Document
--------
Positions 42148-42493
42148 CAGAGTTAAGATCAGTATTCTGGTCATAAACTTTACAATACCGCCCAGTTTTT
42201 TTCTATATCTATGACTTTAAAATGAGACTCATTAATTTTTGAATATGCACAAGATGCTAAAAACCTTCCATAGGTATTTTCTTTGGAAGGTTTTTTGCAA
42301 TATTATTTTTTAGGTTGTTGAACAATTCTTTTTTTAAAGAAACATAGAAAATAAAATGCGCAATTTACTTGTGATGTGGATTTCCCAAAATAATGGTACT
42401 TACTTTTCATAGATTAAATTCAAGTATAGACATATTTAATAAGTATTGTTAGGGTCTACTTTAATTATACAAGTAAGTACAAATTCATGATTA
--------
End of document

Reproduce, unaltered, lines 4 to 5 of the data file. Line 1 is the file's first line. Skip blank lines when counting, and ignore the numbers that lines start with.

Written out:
42301 TATTATTTTTTAGGTTGTTGAACAATTCTTTTTTTAAAGAAACATAGAAAATAAAATGCGCAATTTACTTGTGATGTGGATTTCCCAAAATAATGGTACT
42401 TACTTTTCATAGATTAAATTCAAGTATAGACATATTTAATAAGTATTGTTAGGGTCTACTTTAATTATACAAGTAAGTACAAATTCATGATTA